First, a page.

Sous vide cooking without vacuum sealer? No problem!
Sous vide cooking without vacuum sealer? No problem!
Know-howCuisine

Sous vide cooking without vacuum sealer? No problem!

Vanessa Kim
Zurich, on 20.05.2020
Translation: Eva Francis
Want to try out sous vide cooking but don’t have a vacuum sealer? There’s a method that gets the air out of the bag without requiring a kitchen appliance.

Since I discovered sous vide cooking, I’ve had quite a few dinners from a bag. Everything was perfectly juicy and full of flavour: salmon, chicken breasts, lamb and pork fillet. Since I published my experience with sous vide cooking, I’ve been asked several times if there’s a way to vacuum cook meat without needing special equipment. So I’ve decided to give it a go and vacuum cook a chicken breast without a vacuum sealer. All you need for this trick is a boil-proof freezer bag with double closure.

Jumping at the (hot) deep end

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As I'm not sure if it's going to work, I'm using a chicken breast for this trick. It would be a pity to waste an expensive filet if my experiment fails. The sous vide method is the same except that I use a freezer bag instead of a vacuum bag. After marinating the meat with chicken spice, smoked sea salt and liquid frying butter, I place it in a double-sealed freezer bag, seal it (instead of vacuuming it) and put the piece of meat in a bag in the refrigerator. If you're cooking something with a lot of sauce or marinade, fold the opening of the bag over several times before you put the meat and sauce inside it, so you don't make a mess.

After I’ve filled a pot with water and attached the sous-vide stick to it, the experiment begins. I took the chicken out of the fridge earlier to make sure it has room temperature. I open the double closure of the freezer bag and close it again – except for a tiny opening that I keep in the middle.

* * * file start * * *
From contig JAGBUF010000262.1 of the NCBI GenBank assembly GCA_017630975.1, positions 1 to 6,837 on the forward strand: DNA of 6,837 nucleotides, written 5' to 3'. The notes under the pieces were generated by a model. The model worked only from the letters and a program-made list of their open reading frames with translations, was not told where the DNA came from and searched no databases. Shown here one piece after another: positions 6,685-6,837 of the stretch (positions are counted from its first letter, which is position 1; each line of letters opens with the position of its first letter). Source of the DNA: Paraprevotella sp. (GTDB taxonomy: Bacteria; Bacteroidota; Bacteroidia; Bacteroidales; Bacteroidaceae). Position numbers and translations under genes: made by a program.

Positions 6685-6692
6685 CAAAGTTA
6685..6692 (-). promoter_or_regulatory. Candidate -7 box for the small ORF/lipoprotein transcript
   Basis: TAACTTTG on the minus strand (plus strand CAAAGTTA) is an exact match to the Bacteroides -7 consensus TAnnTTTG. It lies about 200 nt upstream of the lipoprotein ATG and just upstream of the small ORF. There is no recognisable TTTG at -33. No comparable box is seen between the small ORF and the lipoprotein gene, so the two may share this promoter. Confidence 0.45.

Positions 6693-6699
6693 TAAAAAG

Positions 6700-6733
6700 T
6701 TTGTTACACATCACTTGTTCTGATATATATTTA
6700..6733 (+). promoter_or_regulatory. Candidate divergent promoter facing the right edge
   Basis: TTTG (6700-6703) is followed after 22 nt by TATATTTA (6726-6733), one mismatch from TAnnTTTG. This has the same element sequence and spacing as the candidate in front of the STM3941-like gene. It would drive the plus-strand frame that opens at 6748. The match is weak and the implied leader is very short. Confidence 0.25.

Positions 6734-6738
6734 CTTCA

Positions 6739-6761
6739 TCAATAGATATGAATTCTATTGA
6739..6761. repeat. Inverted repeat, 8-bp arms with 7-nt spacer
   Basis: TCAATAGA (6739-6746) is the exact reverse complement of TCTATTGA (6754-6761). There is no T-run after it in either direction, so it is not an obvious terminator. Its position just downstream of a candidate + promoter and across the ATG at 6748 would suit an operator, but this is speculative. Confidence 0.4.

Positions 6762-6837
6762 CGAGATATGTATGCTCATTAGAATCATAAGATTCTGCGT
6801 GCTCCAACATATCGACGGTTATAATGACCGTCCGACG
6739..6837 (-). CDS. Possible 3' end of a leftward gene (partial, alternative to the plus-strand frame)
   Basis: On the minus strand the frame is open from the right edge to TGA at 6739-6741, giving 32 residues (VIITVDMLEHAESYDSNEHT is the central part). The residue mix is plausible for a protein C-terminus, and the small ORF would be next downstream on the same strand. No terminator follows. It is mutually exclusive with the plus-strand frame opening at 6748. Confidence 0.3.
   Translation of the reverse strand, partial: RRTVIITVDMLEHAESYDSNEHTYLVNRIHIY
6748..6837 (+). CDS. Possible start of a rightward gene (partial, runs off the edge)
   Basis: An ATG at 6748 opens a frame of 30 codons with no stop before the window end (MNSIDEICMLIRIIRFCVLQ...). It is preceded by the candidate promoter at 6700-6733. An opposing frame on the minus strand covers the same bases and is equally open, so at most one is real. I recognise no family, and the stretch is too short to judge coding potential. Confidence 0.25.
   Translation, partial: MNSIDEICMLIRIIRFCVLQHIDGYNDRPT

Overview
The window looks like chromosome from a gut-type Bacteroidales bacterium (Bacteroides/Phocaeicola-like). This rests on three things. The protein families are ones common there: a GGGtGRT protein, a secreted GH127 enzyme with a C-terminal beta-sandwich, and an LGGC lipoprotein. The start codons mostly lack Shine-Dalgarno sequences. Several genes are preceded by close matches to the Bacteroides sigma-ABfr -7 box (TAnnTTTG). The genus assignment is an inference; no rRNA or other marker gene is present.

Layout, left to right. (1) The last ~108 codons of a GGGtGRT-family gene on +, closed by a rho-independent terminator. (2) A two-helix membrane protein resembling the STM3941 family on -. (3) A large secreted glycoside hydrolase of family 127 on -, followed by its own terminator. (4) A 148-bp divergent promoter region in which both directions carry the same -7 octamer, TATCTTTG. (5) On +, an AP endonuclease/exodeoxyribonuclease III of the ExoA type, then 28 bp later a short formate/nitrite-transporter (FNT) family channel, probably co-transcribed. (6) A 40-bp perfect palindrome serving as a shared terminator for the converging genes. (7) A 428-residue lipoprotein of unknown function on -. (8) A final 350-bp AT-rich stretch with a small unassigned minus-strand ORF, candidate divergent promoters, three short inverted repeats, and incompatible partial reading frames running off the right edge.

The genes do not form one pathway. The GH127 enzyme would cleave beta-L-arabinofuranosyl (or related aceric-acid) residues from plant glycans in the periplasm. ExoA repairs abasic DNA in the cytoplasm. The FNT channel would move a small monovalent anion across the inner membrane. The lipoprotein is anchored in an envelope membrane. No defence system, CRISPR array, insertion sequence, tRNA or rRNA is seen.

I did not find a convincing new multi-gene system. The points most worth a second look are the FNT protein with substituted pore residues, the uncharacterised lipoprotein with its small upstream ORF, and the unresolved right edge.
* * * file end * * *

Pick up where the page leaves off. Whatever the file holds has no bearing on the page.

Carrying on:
Make sure you hear a clear clicking sound. I leave a small opening.
Make sure you hear a clear clicking sound. I leave a small opening.

I now hold the bag by the edge (at the height of the closure) and carefully dip it into the water. The water pressure forces the air out of the freezer bag. Shortly before the water surface reaches the level of the closure, I close the bag. Pay attention to the loud clicking sound when closing the bag. The bag needs to be 100% waterproof. Although my chicken breast wasn't vacuumed, it looks pretty good: the surface of the bag is pressed tightly against the meat. The bag with all its contents needs to be floating under the sous-vide cooker at all times, so I go for a pragmatic solution and use a peg to attach it to the side of the pot.

I slowly dip the bag, a quarter of which is open, into the water
I slowly dip the bag, a quarter of which is open, into the water
Just like vacuum: there’s no air in my DIY vacuum-sealed bag
Just like vacuum: there’s no air in my DIY vacuum-sealed bag

After cooking it for 50 minutes at 66 degrees Celsius, I fish the poultry out of the water bath. Looks like the trick worked. I like meat with a crust, so I fry it in a hot pan and then cut it open in the middle. It’s white on the inside. I can’t see any uncooked parts. I’m relieved. Now let’s hope it isn’t dry and tastes nice. I’m looking forward to it. To be on the safe side, I have the herb butter handy.

Up to now, I could only eat (mostly dry and bland) chicken breasts with lots of herb butter. The sous vide method has produced a juicy and tasty piece of meat.
Up to now, I could only eat (mostly dry and bland) chicken breasts with lots of herb butter. The sous vide method has produced a juicy and tasty piece of meat.

I take a first bite and it's tasty. The second bite goes down smoothly, too. My chicken is nice and juicy. After the last bite, I realise I totally forgot about the herb butter. Even my boyfriend, who prefers red meat, didn't eat anything else with it. It would have been a shame to cover the taste of the delicious meat.

By the way: If you don't have a freezer bag with a double closure, one with a single zip closure will work, too. To make sure no water gets into the bag, attach it to the edge of the pot with the meat under water and the opening sticking out.

Enjoy!

Know any other sous vide tricks? Let me know by commenting below.

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Vanessa Kim
Vanessa Kim
Editor, Zurich
When I’m not exploring the depths of the sea as an open water diver, I enjoy plunging into the world of fashion. On the streets of Paris, Milan and New York is where I keep my eyes peeled for the latest trends. And I’ll show you how to take them from the catwalk to your everyday life.

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